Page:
jopickles Mon 10-Feb-14 15:55:52

I don't take the piss I arranged with my parents before I went back to work that they would look after her 2 days a week an agreement that I constantly offer to change or provide payment for but am always told no. I don't pay rent at the moment but I buy all the food for the household (4 adults, my daughter and a dog) and do the majority of the cooking and a share of the housework and also pay for my dad's phone contract. I always treat my parents to gifts, flowers etc to thank them for their babysitting and make it clear to my daughter that when I am not there she is to respect my parents and that they are in charge, I never question how they look after her when I am not present as I feel that then undermines them and I know they do a great job I just feel that my mum needs to see that she undermines me on many occasions. I can't afford to move out or I would but again I have mentioned it on many occasions but my mum gets upset and makes me feel like I have offended her. most of the time we get on great but sometimes things just come to head

bodygoingsouth Mon 10-Feb-14 16:43:57

yes so you don't take the piss can see that.

can see how your dm takes over and probably duedbt even realise it. To her you are her child and your child is an extension of those feelings.

can you do a specific activity with dd? swimming? think it's a case of getting up on a Saturday, getting dd ready and going out. if your sis tries to go with you can you say it's just mum and dd time?

doesn't your dsis have mates? she's taking the puss re food that's why u think she sounds like she feels she's still living at home. do you think she's a bit jealous that you still live there and she doesn't?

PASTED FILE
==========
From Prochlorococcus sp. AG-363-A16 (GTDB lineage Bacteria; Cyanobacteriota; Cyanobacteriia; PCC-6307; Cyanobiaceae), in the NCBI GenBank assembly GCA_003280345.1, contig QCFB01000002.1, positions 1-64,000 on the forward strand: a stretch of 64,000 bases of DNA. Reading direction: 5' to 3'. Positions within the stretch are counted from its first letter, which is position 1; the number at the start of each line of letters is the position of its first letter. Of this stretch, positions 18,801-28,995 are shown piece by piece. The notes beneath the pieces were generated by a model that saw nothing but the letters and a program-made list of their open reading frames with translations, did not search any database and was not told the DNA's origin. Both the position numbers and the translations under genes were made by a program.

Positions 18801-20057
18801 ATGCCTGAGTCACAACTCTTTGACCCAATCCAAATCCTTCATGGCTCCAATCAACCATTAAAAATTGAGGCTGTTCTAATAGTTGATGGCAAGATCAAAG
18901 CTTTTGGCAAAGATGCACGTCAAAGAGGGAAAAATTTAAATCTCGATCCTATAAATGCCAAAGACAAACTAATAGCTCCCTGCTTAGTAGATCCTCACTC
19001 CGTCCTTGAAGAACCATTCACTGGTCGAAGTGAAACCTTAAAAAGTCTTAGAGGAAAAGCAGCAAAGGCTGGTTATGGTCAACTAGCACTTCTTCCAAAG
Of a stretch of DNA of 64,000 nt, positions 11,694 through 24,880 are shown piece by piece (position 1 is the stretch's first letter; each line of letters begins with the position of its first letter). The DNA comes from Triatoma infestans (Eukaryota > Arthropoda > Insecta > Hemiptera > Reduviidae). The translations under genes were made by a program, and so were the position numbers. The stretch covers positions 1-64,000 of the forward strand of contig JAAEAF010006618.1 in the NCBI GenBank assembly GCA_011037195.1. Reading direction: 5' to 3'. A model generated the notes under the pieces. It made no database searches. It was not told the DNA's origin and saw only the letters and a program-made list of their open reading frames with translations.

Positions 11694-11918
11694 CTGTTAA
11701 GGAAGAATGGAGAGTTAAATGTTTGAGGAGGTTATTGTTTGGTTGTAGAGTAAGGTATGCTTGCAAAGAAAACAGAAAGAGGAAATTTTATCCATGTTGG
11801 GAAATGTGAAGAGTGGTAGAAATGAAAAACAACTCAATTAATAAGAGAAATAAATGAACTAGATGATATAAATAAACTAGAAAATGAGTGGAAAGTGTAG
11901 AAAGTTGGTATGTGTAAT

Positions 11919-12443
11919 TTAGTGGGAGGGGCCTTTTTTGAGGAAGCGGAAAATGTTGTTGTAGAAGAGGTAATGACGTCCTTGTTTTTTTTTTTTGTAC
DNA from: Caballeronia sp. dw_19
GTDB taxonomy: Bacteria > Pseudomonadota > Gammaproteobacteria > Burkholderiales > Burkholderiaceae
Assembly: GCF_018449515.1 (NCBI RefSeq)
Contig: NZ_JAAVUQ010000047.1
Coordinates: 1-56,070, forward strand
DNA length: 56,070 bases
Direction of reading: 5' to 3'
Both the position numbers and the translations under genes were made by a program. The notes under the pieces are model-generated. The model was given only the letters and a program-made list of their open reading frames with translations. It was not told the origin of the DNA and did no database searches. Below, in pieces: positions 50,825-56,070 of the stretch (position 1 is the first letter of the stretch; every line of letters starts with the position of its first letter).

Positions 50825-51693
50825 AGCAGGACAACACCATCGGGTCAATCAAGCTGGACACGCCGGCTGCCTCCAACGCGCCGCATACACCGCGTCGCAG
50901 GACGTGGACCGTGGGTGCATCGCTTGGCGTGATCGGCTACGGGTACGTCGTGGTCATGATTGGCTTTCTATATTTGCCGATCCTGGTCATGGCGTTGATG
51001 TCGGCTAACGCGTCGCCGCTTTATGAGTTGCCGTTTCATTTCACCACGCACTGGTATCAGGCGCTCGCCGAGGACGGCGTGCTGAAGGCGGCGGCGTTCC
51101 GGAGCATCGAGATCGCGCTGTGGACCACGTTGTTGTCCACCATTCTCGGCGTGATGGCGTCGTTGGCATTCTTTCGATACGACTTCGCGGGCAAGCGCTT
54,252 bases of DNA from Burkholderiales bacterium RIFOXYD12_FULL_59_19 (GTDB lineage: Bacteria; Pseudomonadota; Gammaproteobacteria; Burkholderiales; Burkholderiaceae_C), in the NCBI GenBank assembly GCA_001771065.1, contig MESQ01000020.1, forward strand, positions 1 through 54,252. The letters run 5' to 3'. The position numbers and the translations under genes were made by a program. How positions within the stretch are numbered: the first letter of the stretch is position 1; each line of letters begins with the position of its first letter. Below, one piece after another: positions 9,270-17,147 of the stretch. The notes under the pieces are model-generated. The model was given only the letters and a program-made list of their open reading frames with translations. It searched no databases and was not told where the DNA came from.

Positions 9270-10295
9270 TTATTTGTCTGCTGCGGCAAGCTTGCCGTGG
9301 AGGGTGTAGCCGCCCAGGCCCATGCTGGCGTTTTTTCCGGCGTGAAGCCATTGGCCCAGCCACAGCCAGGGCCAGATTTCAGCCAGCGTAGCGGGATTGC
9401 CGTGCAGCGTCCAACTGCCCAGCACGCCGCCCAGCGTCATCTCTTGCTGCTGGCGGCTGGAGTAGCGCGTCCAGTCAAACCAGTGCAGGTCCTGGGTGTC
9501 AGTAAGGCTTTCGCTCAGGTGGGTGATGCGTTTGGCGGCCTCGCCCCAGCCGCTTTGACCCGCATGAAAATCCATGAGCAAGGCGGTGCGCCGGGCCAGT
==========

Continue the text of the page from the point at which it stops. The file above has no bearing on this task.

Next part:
complicated!

RenterNomad Mon 10-Feb-14 16:45:51

If ypu were to look st what you spend on food, flowers, phone contract, etc., I bet you would be shocked at thr amount, especially with your sister's freeloading! If it's more than rent and food for TWO, do think about moving out, as this situation sounds very difficult for you, not least because you seem to feel guilty for not liking some quite unreasonable things! A more formal setup might benefit you all, giving you and DD the space you need, and possibly not costing a lot less! Are you managing to save anything at the moment?

TamerB Mon 10-Feb-14 16:48:30

I think your first priority is to move out. In the meantime I would stop announcing plans in advance.

jopickles Mon 10-Feb-14 16:51:02

thanks everyone I think moving out will be an option for early next year I just need to get some savings etc which I am working on

Splatt34 Mon 10-Feb-14 16:53:07

Don't tell them where you're going just go. Agree with finding an activity or group but if not just take her to the park or soft play or a cafe. Don't announce it, don't give them chance to join in just go. Of they are upset when you get back just tell them it was mother daughter time.

2rebecca Mon 10-Feb-14 16:55:39

I think that you need to tell your mum when she makes "why don't we all go/ sister come too" suggestions that "thanks but no." You have to be more assertive. I'd agree re not announcing your every move in advance as well. If you want to go to the cinema just go. You're behaving like a child in asking permission which is why you're being treated like one.
I'd be looking to move out asap though. The best way to get your parents to treat you as an adult is to behave like one and that includes being financially independant.

innisglas Mon 10-Feb-14 16:55:56

Your family sounds lovely as do you. Have you tried talking to your mother about your feelings?

2rebecca Mon 10-Feb-14 17:01:58

And when your sister said she wanted to take your daughter to the cinema why didn't you tell her you were going together and suggest she takes her to something else instead? I think you are probably going to upset them a bit initially until they get used to the fact that unlike them you enjoy doing things without other adults sometimes.

MiscellaneousAssortment Mon 10-Feb-14 19:07:36

You know that thing you do with toddlers? The nice but firm, repeat a simple phrase til the boundary is understood...

Apply that to parents and sister smile

Nice, firm, kind, immovable...